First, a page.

Published on 15th March 2019
The Book of Genesis
Barnfield Theatre, Exeter
Saturday, 23rd February 2019
Nostalgia. Tribute Act. True enough terms, and there are those who will dismiss such bands and artists as riding on the shoulders of giants, but they keep the music alive, present it to audiences who might never have had the opportunity to see the original acts, and all said and done, generally provide an excellent evenings entertainment. Sometimes it even earns the musicians enough income to lay down new original material.
The Book are a tribute act, and a very good one too, playing the work of Genesis from inception up to and including 1977’s Wind & Wuthering. They perform with heart and soul, not a clinical reproduction but a nuanced and balanced representation of the original band during that period. No two Genesis performances were ever the same, always a tweak here or there.
Having rushed to my seat, wheezing after a dash (!) from a nearby car park with no gate to lock, I took my seat to hear Richard Macphail’s introduction. Richard was there, tour manager, driver, dogsbody in those early years, his appreciation of TBoG obvious by his presence, well, that and the urge to shift more copies of his book, My Book of Genesis, from his spare room. A very good read it is, I had my signed copy the Christmas before.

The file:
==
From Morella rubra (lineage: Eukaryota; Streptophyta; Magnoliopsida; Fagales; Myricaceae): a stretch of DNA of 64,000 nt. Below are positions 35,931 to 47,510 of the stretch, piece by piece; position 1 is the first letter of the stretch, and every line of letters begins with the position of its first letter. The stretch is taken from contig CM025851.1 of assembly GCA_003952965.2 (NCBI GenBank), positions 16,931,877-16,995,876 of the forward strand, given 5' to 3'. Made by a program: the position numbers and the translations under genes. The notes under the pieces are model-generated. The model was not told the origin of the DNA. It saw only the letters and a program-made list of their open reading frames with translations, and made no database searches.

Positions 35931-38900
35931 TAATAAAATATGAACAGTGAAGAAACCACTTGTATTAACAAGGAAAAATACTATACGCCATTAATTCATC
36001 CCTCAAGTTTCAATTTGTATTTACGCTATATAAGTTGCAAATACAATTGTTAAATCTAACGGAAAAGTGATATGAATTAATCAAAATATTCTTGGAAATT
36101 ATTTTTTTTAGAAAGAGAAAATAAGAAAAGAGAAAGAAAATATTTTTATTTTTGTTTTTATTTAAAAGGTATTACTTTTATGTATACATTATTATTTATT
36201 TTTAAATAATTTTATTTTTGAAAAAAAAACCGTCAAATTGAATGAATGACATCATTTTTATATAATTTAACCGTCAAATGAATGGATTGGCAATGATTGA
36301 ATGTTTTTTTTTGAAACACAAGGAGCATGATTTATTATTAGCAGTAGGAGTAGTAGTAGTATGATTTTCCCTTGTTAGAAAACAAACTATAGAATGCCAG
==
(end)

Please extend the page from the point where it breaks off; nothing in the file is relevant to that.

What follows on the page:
As was then is now, with a rumble the broody introduction of Watcher of the Skies opens the first of two sets. The sound isn’t bad, and much better than my introduction to Genesis in a field with several thousand people circa 1973! The drums are loud, Nigel Betteridge’s voice slightly overshadowed by them on the first song, but this rapidly improves. The batwings still hold a sense of menace that they did when Nigel was Peter. Howard Boder does a magnificent job of channelling Tony Banks on keyboards.
The theatre is just shy of capacity, not a bad turn out for TBoG’s first visit to Exeter; do come again. The Fountain of Salmacis is introduced in a very Gabrielesque style by Nigel Betteridge, before a combination of Boder’s keys and Bob Arnold’s 12-string virtuosity lead the song in. Bob Arnold excels on the guitar, both 12-string and lead, a diffident reflection of Mr Hackett, right down to the perch on a guitar stool. It’s a nostalgic tour de force.